Dunkirk is another of Christopher Nolan’s puzzle box movies. Taking what could have been a very straightforward war movie, he does things with the timeline to make it clearly his own.  Even without the differing timelines, it still would not have been a particularly traditional war movie.  Dunkirk is an intense, impossible to look away from movie that is unlike any I’ve ever seen.

Dunkirk is a war movie, chronicling the escape from the Nazis of the defeated allied army from the beach at Dunkirk. It does this without ever showing an enemy soldier, other than a few planes.  They shoot from off-screen and drop bombs from mostly unseen planes.  It is all about the the soldiers on the beach, the civilians coming over in their own boats to help evacuate and the pilots flying cover for them.

Each of those three segments is also somewhat oddly structured.  For one, the characters are barely named.  We get some names, but we learn almost nothing about the majority of the characters.  We know almost nothing about the soldiers on the beach other than they are soldiers on the beach who want to get off the beach.  We know nothing about the pilots other than that they are pilots.  We do learn a fraction more about the civilians on the boat, but only a fraction.  That is not to say it doesn’t create relatable characters, only that they are largely examined in the present rather than the past.

Then there is how it handles its three different timelines.  Events on the beach take place over the course of a week, while events on the boat take place over the course of one day and events in the plane take place over the course of an hour. So things happen in the planes before we see their effects on the boat or the beach.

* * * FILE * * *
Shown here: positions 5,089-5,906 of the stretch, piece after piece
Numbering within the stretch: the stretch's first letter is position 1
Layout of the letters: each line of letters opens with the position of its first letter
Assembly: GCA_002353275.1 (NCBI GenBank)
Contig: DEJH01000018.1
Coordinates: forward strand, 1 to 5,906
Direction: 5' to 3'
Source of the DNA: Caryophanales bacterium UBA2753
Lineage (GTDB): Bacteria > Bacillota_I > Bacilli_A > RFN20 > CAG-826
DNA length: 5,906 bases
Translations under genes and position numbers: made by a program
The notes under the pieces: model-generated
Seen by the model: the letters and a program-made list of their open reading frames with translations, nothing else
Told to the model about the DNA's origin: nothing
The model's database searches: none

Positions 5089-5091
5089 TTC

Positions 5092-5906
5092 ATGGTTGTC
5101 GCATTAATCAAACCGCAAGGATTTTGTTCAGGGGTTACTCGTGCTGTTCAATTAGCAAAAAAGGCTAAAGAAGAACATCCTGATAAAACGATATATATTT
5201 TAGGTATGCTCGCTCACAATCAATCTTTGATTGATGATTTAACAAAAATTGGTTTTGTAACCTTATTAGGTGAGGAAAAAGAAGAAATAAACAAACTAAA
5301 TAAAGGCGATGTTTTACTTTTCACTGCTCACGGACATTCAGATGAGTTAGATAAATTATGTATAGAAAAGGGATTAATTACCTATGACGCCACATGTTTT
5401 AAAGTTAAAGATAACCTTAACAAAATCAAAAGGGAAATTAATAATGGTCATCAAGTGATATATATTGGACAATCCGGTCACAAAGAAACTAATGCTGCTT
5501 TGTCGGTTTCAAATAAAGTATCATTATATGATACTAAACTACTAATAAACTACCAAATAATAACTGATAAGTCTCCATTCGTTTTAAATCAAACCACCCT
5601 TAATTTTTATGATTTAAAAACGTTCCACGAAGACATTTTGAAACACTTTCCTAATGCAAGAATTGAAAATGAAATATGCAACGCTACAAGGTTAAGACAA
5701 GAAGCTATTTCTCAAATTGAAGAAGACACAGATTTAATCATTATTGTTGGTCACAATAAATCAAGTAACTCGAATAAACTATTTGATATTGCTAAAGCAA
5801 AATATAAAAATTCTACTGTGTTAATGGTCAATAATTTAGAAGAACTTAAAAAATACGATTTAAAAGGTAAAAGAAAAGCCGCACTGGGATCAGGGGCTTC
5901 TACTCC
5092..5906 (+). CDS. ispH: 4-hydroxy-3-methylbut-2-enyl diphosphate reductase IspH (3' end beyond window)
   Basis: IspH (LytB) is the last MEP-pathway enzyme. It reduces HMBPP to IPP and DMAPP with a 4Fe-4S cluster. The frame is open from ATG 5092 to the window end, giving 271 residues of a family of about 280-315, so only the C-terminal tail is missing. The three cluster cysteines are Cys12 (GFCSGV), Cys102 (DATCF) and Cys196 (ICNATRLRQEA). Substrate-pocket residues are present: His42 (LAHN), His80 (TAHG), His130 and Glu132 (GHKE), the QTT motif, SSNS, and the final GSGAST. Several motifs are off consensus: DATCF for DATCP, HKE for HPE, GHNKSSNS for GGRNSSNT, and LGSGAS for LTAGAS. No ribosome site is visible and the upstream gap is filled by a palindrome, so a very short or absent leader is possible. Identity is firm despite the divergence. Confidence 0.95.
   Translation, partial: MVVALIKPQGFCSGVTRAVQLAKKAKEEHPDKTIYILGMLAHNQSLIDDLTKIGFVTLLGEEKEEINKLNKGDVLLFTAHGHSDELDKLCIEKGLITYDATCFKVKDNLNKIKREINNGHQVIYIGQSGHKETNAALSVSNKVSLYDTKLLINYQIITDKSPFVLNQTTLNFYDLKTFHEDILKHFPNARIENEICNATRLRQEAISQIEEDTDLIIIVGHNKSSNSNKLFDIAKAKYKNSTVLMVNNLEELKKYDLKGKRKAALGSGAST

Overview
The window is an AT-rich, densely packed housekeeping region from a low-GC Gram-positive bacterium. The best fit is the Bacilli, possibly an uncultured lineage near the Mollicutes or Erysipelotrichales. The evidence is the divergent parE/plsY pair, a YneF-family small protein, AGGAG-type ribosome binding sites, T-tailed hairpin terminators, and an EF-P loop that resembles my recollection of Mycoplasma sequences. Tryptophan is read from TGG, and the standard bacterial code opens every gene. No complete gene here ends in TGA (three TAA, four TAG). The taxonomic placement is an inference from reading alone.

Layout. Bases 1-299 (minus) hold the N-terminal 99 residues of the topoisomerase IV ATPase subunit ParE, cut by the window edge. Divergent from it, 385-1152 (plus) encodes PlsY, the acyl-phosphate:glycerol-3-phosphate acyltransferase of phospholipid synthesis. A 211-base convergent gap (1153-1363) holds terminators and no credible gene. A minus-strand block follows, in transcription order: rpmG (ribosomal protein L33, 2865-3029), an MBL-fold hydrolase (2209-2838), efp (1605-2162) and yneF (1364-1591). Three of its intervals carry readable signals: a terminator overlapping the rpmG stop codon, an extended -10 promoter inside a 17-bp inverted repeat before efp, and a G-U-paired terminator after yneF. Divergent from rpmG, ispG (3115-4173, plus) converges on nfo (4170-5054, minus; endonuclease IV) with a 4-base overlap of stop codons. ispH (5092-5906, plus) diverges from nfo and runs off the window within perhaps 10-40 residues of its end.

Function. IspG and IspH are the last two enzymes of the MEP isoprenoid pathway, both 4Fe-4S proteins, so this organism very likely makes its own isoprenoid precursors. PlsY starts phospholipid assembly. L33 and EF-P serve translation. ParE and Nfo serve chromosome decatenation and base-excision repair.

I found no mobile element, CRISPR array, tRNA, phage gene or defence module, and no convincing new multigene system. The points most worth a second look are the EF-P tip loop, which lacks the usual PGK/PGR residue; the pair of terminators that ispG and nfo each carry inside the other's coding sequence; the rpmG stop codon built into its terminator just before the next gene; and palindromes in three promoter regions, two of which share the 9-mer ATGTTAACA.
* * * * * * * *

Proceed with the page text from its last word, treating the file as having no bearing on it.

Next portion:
I’m not sure the structure, other than being interesting in and of itself, helps the telling of the story.  The story being told is good enough to not need any embellishing.  Each of the three storylines would be enough to support an entire movie in their own right.  There is heroism to be found in each part.

That is where the movie truly succeeds.  Each scene is tense and enthralling.  Whether it is the soldiers trying to escape a sinking ship or the pilots in an intense dogfight, every scene has something to add.  It is too the movie’s credit that each even though it never lets up it also never feels overwhelming.  It manages to make the evacuation seem not like a victory, which it wasn’t, but an achievement.

Dunkirk is easily among the best movies I’ve seen this year.  Nolan is a master craftsman and this movie shows it.  And if I am being honest, when the movie nears its end with Churchill’s address to the nation I teared up a little bit.  Nolan has long since proven himself a master, and Dunkirk is another feather in his cap.

*****

What I Watched July 2017

Movies

Nocturnal Animals – I don’t really know what to make of this movie. It opens with deliberately off putting imagery that is almost completely disconnected from the rest of the movie before starting its various narratives. Half of the movie follows Amy Adams as she reads the manuscript of her ex-husband’s novel, with some flashback scenes to their marriage and its dissolution.  The other half follows the plot of the novel.  The novel sections are vastly more compelling than the others.  It is a mostly straightforward crime/revenge story, with Michael Shannon as a cop dying of cancer who agrees to help a husband get revenge for his murdered wife and child.  The other thread is trying to do something more, but it even in its tale of low key revenge I couldn’t help but think about the details it has to elide.  It sets up Adams’ character as living an empty and unhappy existence. One that a possible reconnection with her ex could change. But it elides the whole life she has lived in the 20 years since she last saw her husband, which included raising a child and building a successful career.  I think the movie wants us to side with the husband and his raising and dashing of her hopes, but I’m not sure about that.  Nocturnal Animals is a well made but largely cold movie.  It pushes the viewer away, making you want to analyze instead of feel. I can’t quite sort out my feelings toward it, but there is clear quality here.  ****

Ocean’s Eleven – This is a perfectly slick, fun little caper.  It really does feel like an awfully small movie for all the star power it brings to bear.  It isn’t one of my favorite movies, but there really isn’t anything I can point to that I dislike about it.  ****